I recently received an email from a woman I know who wondered, for those who weren’t given saints’ names at birth, how is a patron saint determined? She had a particular friend in mind, a convert, who neither had a saint’s name as a given name, nor was she asked to choose a Confirmation name when she entered the Church. This friend did have a favorite saint, but she felt awkward “assigning herself” an official patron saint because of having missed out on the “official” ways of obtaining a patron.

What a sweet and wholesome desire! And a worry so easily remedied, in my mind.

Our first patron saints are, of course, our name saints, if we’re given saints’ names. In the old days, according to Canon Law, if a baby’s first or middle name wasn’t a saint’s name, the priest would bestow one at baptism. I’ve read some funny stories about priests’ choices! But the Code of Canon Law changed in 1983, and the new naming requirements are not so strict. Canon 855 states that, “Parents, sponsors, and the pastor are to take care that a name foreign to Christian sensibility is not given.” That’s it. Basically, most names are totally fine.

So even Catholic babies don’t always have a patron saint these days, which isn’t the end of the world (otherwise Mother Church would have retained the requirement of a saint’s name), though I do love St. John Chrysostom’s perspective:

So let the name of the saints enter our homes through the naming of our children, to train not only the child but the father, when he reflects that he is the father of John or Elijah or James … Do not because it is a small thing regard it as small; its purpose is to succour us.” (source)

Fortunately, many many names either are saints’ names or can be connected to a saint somehow—choosing saint-less names is harder than it may seem! But if a person truly has such a name (in both the first and middle name spots), and hasn’t had the opportunity to choose a Confirmation name, there are several other ways of determining a patron saint:

Birthday’s feast day

Every day of the year is the feast of at least one saint, often more than one (see here). I personally have always felt more connected to my birthday saint (St. Rose of Lima) than to my name saint (my given name is Katherine, chosen because it’s a saint’s name, and I do love all the ones I know about, but I've never felt connected to any of them). If, as many people say, you don’t choose your patron saint—rather, he or she chooses you—then looking to the feast day of the day you were born is a pretty great method of finding your patron.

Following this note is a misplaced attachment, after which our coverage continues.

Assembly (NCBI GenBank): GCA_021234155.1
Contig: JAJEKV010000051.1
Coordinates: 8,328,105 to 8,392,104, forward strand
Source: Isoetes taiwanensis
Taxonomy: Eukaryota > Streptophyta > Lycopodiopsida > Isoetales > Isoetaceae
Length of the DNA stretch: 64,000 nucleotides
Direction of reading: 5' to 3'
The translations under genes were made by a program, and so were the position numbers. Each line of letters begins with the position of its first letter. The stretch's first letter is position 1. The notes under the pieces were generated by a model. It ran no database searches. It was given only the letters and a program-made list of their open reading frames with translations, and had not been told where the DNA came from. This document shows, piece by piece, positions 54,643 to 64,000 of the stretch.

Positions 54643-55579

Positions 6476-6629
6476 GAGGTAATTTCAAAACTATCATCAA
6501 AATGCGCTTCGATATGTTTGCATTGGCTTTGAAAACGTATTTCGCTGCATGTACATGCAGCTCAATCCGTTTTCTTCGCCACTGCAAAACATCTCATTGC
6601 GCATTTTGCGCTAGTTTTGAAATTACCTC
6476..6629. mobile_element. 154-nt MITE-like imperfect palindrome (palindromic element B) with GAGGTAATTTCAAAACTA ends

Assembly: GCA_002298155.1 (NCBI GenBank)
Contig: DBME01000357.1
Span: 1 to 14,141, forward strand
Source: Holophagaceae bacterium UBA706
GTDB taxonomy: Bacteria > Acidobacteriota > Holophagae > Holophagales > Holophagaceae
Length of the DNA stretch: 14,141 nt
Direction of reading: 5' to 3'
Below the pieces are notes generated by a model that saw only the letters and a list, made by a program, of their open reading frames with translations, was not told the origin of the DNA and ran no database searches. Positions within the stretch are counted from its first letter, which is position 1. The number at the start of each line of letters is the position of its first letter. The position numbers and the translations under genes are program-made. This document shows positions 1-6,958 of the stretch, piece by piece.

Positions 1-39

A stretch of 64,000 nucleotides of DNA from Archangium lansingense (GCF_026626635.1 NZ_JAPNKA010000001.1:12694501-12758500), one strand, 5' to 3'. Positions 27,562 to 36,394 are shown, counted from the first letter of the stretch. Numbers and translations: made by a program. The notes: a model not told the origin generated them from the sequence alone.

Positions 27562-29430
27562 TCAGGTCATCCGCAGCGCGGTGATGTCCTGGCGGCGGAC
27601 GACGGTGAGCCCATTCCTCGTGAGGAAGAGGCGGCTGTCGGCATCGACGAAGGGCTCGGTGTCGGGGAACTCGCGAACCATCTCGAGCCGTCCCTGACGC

Interests, talents, hobbies, job, vocation, heritage

God made each of us with interests and talents that reveal themselves in and point us toward hobbies and jobs, and indeed our lives’ vocations, and there’s a patron saint for every one of those details. Many of us feel a particular attachment to our cultural heritage—there’s a patron saint for every country and diocese, and many cities. Even particular sicknesses and struggles have their own patron saints—those who suffer might find those saints to seem closer to them than any other.

Name meanings

One of the name books on my shelf is Dictionary of Patron Saints' Names by Fr. Thomas Sheehan, in which he attempted to list many (most?) of the names in use in the English language that he could think of and say who would be the patron saint for each name, based on things like meaning, sound, attributes that kind of thing—a way of backfitting into a patron saint. And the web sites Dictionary of Medieval Names from European Sources and Behind the Name are the most trustworthy sites I know of for name meanings, etymology, etc., and Behind the Name allows you to search for names with the same meaning, so that's another way to go—if you knew could find names with the same meaning as yours.

Patron saint generator

Finally, perhaps the epitome of the “your patron saint chooses you” idea (other than the saint whose feast falls on your birthday) is a patron saint generator. Some parishes do such a thing around New Year’s, where you're able to blindly pick a folded piece of paper with a saint’s name on it from a basket. There’s also the online tool Saint’s Name Generator.

All these are perfectly valid ways of choosing a patron saint (or allowing a patron saint to choose you), as there are no requirements to make such a thing “official.” You can also see how easy it is for one person to have many patron saints—for example, one’s first name, one’s middle name, one’s Confirmation name, a saint connected to hobbies/job/vocation, and I’ve seen people choose patron saints for their families and work and ministries, for each new year, and for different seasons of life. The more the merrier! What a blessing and help it is to have so many heavenly friends in your corner.

Do you consider your patron saint to be your name saint? If not, how did you choose your patron? Do you feel drawn to more than one saint?

Copyright 2015 Katherine Morna Towne
Photo: Europe Patron Saints Mosaic by collection by User:jobas (self-made from Other photos) [CC BY-SA 3.0], via Wikimedia Commons
Featured image: photo by Suomi (2015) via Pixabay, CC0 Public Domain.